Bryan Cranston reveals "challenging" adaptation of Philip K Dick’s Electric Dreams
The Breaking Bad star gave writers the freedom to "change whatever you like" when adapting sci-fi writer Philip K Dick's work for TV
Breaking Bad star Bryan Cranston says he was not worried about staying true to Philip K Dick's original source material when adapting the legendary science fiction writer's short stories for TV, telling the writers behind Electric Dreams to "change whatever you like".
This Sunday sees the debut of Channel 4’s new sci-fi anthology series Electric Dreams, a series that takes Dick's original works and re-works them into hour-long individual episodes.
Leading the charge is Breaking Bad star Bryan Cranston, who stars in the sixth of the current run of episodes (with four more coming next year) and also executive produced the whole shebang, with the actor revealing the logistical nightmare of the ambitious project in an interview in the latest edition of the Radio Times magazine.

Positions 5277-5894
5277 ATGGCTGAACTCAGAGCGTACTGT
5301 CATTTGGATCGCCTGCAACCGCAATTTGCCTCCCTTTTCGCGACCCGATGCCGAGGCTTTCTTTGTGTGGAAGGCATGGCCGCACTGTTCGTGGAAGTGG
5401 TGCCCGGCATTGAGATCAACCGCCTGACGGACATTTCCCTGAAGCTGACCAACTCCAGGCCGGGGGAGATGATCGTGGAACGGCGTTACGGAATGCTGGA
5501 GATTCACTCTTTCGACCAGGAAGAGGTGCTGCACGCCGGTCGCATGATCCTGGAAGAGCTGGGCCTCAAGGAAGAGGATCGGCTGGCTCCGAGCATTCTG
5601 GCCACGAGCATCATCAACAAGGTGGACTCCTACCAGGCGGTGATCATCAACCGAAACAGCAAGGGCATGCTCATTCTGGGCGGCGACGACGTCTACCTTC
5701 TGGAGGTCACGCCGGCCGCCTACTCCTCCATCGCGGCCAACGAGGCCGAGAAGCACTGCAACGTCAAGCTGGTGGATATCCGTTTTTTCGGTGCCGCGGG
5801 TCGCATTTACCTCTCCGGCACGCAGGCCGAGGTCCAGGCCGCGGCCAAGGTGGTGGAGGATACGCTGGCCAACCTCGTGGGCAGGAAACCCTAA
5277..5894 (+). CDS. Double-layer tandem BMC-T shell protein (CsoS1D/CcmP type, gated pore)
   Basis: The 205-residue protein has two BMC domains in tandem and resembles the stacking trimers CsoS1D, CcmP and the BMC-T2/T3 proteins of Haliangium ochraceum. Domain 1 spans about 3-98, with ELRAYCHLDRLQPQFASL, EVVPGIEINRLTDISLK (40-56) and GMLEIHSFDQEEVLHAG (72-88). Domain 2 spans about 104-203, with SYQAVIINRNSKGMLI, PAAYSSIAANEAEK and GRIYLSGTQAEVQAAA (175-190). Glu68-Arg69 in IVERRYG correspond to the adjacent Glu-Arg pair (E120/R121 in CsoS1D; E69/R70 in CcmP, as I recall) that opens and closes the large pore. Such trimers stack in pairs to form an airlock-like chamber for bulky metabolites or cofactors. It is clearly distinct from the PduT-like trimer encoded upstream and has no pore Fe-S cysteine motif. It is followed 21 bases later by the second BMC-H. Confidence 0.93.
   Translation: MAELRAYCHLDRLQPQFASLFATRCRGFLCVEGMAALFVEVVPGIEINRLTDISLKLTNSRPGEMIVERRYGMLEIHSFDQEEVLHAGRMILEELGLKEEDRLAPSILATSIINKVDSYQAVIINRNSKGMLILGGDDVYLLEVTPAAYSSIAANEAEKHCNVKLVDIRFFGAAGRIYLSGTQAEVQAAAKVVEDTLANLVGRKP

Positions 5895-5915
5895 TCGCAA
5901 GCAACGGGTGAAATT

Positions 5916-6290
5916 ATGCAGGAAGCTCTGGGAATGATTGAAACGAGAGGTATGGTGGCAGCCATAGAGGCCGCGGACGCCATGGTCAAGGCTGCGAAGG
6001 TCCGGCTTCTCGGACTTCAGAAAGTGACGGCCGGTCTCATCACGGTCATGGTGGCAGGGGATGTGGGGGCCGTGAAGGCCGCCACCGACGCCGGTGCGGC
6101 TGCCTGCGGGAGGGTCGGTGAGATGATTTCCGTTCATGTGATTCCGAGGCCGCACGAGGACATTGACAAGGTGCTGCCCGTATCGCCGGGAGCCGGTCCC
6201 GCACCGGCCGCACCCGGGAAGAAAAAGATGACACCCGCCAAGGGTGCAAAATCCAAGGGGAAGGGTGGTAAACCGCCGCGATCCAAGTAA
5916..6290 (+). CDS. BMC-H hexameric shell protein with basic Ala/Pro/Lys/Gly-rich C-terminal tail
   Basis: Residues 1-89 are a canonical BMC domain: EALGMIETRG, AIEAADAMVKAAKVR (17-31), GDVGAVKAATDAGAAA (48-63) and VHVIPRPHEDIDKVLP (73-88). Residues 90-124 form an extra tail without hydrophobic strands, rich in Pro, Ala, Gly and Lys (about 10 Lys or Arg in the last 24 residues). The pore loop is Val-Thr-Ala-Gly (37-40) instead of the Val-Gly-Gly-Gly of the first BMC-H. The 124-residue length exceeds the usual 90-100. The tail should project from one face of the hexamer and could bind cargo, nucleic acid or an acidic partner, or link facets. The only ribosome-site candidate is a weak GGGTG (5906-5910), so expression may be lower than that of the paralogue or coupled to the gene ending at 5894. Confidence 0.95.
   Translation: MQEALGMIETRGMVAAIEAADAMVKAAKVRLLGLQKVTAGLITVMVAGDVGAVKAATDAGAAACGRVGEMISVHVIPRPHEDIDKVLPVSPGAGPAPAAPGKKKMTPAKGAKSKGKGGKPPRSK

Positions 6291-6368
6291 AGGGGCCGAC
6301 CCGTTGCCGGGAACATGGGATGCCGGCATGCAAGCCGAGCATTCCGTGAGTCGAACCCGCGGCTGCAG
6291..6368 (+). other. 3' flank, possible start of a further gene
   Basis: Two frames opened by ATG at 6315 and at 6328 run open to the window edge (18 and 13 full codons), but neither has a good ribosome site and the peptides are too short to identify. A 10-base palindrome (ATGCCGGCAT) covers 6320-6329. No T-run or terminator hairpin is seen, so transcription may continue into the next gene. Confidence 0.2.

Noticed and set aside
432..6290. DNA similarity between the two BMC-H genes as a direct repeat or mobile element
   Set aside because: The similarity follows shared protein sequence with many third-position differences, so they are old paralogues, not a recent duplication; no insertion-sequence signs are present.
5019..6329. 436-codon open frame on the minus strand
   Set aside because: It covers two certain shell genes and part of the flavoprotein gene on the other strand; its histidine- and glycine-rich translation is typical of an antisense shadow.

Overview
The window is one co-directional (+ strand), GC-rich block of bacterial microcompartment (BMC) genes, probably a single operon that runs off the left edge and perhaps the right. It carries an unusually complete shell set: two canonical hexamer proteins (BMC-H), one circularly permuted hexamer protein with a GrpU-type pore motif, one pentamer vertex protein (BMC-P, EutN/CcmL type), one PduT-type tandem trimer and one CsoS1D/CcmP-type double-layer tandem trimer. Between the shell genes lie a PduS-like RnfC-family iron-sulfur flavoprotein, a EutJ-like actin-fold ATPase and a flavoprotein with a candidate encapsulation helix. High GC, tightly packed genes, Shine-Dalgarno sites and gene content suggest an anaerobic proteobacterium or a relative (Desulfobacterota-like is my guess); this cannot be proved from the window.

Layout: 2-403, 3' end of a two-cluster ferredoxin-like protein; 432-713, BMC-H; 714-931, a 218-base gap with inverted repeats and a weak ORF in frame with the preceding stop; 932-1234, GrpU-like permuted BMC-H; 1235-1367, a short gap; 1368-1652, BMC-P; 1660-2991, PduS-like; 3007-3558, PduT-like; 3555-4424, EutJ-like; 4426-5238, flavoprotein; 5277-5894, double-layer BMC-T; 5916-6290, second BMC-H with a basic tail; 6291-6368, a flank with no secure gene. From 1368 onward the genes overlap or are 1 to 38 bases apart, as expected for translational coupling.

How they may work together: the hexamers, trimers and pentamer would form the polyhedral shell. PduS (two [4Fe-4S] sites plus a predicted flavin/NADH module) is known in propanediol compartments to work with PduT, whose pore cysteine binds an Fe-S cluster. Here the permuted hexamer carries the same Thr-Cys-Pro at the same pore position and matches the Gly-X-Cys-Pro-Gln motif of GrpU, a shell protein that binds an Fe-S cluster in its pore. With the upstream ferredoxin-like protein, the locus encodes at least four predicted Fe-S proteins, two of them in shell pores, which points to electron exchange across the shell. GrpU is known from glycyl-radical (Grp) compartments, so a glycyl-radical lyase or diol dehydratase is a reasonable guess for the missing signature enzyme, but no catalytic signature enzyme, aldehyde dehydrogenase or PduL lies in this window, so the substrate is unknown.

“The logistics have been so challenging: ten writers, ten directors, ten casts, ten different locations, ten different designs…” Cranston say in the new issue. “It’s worse than having a baby – it’s like having triplets.”
Among the creative heavyweights adapting the stories were Battlestar Galactica and Outlander’s Ronald D Moore, Harry Potter and the Cursed Child’s Jack Thorne, Life on Mars’ Matthew Graham, Stranger Things’ Jessica Mecklenburg and The Night Manager’s David Farr, and Cranston says he gave them all the same advice - don’t feel constrained by what’s on the page.
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“Use the original material as a springboard – change whatever you like,” Cranston explains. “Keep the core idea and the core theme, and enhance that to see how that affects a modern-day audience
“We didn’t want to tell them, ‘This is the story you’re doing,’ so we laid the stories out like a buffet. It was by their choice that we came up with the ten for this season.”
Given that the resulting episodes vary from telepathic cop drama and robotic film noir to post-societal heist dramas, we’d say Cranston got his wish – even if it does mean he was left with a few metaphorical creative nappies to change along the way.